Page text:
Rasmussen IA poll: Romney 23, Paul 22 … Santorum 16

posted at 2:45 pm on December 29, 2011 by Ed Morrissey

Bear in mind Tina’s caveats about the difficulty of polling in the holiday season, but this does look as though the predictions of Rick Santorumentum have been realized.  In the latest Rasmussen poll of 750 likely caucus-goers in Iowa, conducted yesterday, Santorum leaps up to third place, behind a virtual dead heat between Mitt Romney and Ron Paul:

After months of volatility, Mitt Romney and Ron Paul remain the front-runners in Iowa for the third week in a row with the state’s Republican caucus just five days away.

The latest Rasmussen Reports telephone survey of likely GOP caucus participants finds Romney with 23% support to Paul’s 22%. Former U.S. Senator Rick Santorum has moved into third place with 16%, his best showing to date, closely followed by former House Speaker Newt Gingrich and Texas Governor Rick Perry who earn 13% of the vote each.

Minnesota Congresswoman Michele Bachmann picks up five percent (5%) support, while former Utah Governor Jon Huntsman gets three percent (3%) of the vote, marking no movement on either candidate’s part over the past week. One percent (1%) like some other candidate, and six percent (6%) are undecided.

That’s a six-point jump for Santorum in one week, outside the margin of error.  In contrast, Romney and Paul both only shifted within the MOE to get closer together.  Perry also added to his total by three points, again within the MOE, while Gingrich dropped four points in the same period to fall into a tie for fourth place.

The sample improves over the CNN poll, which only surveyed Republicans.  According to the sample data provided by Rasmussen, 30% of respondents are independents, a good representation.  None are Democrats, though, who could cast votes in the caucus, and who thus far favor Paul.  The survey was taken in a single day, which sometimes makes the results a little less reliable, but I believe the Rasmussen polls in this series have all used that methodology, so the trending is still significant.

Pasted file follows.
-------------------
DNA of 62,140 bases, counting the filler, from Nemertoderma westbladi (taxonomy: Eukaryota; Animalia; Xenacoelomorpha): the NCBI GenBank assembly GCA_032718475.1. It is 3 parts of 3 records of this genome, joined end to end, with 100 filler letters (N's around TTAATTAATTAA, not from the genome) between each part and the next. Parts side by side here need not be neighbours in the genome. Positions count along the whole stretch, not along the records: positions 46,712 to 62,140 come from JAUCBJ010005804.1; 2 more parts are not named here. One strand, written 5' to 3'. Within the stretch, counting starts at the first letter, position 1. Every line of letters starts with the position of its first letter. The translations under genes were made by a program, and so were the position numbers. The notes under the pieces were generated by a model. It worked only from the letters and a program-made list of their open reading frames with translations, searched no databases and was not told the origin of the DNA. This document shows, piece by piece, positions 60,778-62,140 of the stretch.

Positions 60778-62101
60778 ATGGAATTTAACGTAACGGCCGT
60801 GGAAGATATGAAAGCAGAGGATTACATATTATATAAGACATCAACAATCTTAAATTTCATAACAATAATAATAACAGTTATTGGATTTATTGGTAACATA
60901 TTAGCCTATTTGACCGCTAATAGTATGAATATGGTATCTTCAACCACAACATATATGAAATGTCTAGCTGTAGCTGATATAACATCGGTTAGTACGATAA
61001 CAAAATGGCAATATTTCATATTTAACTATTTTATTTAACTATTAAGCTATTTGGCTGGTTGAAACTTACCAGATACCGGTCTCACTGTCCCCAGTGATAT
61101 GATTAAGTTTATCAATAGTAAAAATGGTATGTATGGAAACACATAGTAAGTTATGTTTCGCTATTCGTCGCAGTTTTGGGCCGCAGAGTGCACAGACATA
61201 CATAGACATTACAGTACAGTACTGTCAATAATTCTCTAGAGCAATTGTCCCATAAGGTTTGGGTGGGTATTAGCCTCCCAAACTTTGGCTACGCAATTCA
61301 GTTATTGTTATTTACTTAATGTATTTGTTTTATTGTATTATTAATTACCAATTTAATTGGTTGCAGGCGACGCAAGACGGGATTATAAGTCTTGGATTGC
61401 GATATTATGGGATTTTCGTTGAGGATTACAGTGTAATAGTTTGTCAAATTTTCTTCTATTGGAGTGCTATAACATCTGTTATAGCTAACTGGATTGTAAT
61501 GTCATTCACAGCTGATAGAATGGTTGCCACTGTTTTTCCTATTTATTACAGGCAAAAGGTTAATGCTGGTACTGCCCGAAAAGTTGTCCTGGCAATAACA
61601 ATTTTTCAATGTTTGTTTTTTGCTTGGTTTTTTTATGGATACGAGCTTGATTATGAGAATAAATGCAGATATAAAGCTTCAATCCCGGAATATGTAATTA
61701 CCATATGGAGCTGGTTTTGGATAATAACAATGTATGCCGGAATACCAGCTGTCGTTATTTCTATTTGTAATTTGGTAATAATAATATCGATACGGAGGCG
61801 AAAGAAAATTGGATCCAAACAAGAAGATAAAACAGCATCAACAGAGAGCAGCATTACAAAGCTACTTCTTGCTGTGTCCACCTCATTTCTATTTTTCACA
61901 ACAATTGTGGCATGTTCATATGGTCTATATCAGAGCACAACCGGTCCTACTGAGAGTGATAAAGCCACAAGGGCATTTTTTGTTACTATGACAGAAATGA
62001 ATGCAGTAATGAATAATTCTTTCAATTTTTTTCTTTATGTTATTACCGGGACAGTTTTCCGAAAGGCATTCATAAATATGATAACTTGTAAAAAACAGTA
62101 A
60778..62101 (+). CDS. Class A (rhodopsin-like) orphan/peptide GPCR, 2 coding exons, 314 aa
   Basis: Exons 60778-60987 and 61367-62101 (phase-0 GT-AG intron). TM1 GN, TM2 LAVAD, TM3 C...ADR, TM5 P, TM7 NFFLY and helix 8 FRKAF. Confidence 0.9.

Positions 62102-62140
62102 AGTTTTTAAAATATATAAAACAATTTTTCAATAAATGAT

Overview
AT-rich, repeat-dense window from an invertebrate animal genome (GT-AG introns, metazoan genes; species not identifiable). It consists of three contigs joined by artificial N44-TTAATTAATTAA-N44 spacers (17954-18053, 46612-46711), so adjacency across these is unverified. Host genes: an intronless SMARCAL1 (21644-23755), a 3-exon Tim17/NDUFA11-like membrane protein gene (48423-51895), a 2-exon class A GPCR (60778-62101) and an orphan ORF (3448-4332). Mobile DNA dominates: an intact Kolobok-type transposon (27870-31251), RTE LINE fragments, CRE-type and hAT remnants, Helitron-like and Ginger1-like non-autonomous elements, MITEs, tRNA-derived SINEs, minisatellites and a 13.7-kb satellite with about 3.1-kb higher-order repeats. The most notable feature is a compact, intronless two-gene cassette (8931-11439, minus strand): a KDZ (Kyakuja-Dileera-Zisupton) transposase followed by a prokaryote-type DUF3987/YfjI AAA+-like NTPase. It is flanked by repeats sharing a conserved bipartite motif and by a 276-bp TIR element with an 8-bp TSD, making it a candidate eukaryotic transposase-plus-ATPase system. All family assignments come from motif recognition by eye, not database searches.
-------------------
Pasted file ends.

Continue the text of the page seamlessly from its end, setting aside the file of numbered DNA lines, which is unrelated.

Where does Santorum pick up his support?  He comes in second to Romney among Republicans, 26/19.  He falls into a three-way tie among women, far behind Romney, 27/15, and third among men at 17%, with Paul leading Romney 27/19.  Santorum has a double-digit lead among very conservative respondents over Romney, 28/18, but lands in fourth place among “somewhat conservative” voters at 15%, behind Romney (27%), Paul (18%), and Gingrich (17%).  Santorum also leads among Tea Party adherents, 25/19 over Romney, with Paul fourth at 14% behind Perry’s 15%, and Santorum wins evangelicals with 24% to Perry’s 17%.

Is that enough to ignite Santorum for a win?  He may not need an outright win.  As long as he bests Perry, Gingrich, and Bachmann, Santorum could be a rallying figure for social conservatives and evangelicals, which would stand him in good stead in South Carolina.  It’s still a long shot, but it’s not out of the question.


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